– Minimising the next photo after erasing – when you magnify a photo preview in a series of pictures, the preview resets itself to fit the screen when you delete the last viewed photo. It would definitely be more user friendly if erasing a picture had no effect and the next photo was at the same magnification as the previous one that I deleted.

– Focus BKT – the built-in Macro Stacking option is fabulous, but there is no real indication as to how to choose the focus shifts and number of exposures. If it were possible to activate something like Mode Guide as well as a manual setup, the built-in distance finder, activated e.g. in PreMF could be utilised (its sensitivity values would need to be higher than 1/10 of a meter). Then it would suffice to focus and confirm the closest spot coupled by the farthest one, and the camera would calculate the required number of shots and steps according to the current focal length and aperture. Wouldn’t that be amazing?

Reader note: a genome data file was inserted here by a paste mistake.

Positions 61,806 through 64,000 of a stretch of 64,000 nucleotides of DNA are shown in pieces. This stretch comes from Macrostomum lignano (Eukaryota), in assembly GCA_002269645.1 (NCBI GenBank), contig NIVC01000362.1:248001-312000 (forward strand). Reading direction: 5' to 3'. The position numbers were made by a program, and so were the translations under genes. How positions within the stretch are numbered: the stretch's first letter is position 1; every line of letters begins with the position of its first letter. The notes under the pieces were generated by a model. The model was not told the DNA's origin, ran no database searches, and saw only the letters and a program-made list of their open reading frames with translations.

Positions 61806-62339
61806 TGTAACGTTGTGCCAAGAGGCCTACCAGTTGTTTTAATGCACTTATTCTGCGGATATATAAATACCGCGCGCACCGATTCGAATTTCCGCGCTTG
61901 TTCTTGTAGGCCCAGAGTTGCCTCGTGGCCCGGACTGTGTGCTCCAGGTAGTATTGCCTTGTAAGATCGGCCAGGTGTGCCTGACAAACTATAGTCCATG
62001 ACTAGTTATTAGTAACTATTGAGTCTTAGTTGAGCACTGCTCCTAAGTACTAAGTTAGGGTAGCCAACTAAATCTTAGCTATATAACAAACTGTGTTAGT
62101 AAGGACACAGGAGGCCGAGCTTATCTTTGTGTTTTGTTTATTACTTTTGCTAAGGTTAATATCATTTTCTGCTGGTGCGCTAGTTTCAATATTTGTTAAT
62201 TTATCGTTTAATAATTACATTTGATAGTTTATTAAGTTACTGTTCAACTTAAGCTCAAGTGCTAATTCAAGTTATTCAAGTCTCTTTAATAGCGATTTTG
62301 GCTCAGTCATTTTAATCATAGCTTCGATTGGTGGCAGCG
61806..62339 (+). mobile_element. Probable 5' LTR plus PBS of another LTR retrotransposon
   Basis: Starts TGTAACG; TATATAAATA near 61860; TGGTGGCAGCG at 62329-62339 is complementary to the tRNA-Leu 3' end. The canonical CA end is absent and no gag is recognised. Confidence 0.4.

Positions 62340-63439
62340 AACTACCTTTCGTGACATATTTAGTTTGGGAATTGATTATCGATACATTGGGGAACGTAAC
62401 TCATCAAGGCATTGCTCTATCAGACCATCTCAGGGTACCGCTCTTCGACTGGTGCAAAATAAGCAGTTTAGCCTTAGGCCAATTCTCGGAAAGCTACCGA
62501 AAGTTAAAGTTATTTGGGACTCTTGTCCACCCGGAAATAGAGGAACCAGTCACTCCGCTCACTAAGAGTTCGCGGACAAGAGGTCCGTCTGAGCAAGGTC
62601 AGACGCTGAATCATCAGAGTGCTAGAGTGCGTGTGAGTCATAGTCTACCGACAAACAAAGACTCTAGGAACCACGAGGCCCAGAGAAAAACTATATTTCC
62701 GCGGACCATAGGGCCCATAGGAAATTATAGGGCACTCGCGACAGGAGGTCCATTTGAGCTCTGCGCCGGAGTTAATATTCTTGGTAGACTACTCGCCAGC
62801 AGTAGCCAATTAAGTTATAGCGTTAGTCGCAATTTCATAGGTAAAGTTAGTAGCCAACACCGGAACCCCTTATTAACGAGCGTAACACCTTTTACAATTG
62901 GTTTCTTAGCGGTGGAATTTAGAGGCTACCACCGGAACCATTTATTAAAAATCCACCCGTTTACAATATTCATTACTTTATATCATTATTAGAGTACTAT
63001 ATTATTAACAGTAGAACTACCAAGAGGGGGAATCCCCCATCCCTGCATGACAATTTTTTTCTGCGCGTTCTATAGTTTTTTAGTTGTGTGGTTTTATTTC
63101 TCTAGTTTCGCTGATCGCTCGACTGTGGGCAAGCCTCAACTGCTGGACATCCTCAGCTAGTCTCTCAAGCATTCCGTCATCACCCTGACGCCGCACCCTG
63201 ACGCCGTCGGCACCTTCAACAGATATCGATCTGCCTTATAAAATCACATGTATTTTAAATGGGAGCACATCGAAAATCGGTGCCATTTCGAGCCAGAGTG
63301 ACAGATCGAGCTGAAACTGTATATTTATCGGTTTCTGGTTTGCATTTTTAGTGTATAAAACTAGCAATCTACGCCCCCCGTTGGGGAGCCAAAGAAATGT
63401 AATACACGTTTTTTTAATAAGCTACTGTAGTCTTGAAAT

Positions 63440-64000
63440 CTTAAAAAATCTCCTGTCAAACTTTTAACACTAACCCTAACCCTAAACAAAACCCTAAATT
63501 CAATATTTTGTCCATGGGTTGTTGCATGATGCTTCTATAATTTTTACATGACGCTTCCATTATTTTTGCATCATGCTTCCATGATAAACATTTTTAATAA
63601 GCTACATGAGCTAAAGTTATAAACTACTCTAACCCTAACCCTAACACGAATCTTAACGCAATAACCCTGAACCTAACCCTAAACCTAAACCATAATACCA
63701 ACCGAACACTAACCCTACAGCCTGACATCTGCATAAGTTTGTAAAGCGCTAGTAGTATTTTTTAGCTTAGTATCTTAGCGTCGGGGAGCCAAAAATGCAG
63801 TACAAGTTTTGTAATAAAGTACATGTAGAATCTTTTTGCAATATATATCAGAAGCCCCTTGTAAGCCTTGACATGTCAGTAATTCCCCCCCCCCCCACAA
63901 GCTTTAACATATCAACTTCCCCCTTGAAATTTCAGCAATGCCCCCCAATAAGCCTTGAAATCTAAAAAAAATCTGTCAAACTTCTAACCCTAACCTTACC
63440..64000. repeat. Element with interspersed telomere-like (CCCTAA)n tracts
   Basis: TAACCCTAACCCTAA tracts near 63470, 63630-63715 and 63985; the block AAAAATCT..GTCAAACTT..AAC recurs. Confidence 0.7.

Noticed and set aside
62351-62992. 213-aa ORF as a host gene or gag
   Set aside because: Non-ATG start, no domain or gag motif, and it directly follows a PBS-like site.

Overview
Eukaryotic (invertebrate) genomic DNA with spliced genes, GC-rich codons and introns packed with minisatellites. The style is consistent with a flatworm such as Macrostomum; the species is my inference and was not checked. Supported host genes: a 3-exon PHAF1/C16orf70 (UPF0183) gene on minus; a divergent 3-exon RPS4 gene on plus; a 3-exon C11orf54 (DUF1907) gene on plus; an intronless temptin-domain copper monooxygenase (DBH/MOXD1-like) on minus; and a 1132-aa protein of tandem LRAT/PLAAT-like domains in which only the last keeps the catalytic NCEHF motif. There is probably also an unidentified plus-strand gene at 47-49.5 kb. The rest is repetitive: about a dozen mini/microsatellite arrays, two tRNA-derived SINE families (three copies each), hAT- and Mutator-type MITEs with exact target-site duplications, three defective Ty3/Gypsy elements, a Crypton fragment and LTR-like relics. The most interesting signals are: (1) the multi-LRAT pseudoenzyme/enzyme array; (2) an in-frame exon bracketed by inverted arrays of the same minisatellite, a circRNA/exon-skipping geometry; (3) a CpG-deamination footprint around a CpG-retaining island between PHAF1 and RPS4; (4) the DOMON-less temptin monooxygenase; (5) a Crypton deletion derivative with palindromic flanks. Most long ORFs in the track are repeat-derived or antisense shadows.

– Only 2 lenses on offer – I would be pleased if two more lenses were added to the Olympus range. The first would be 250mm/ 2.8 IS – I actually find the jump between the 40-150 and 300 lenses too big (after the conversion it’s 300, then nothing for a long time and then 600). For many situations the first one is too short, the other too long. The converter is only a temporary solution. A lens with a 500mm focal length range, 2.8 aperture, a bokeh close to F/5.6 aperture and powerful stabilisation would be an incredible hit. I can imagine that it would still exhibit very compact dimensions. Secondly, I wouldn’t mind seeing in the range a wide-angle macro lens (1:1) currently offered by Laowa for FF cameras. If I had at my disposal a camera with a lens, say 7.5mm/ 4 IS, which would have a 15mm angle of view while maintaining a 1:1 magnification and stabilisation for handheld shooting, you would probably have to carry me out of the jungle against my will … and I’d run back in again anyway

– EVF, LCD – if the camera could have a higher resolution on both displays, why not. However, unlike the above mentioned functions and lenses, it won’t guarantee better photos anyway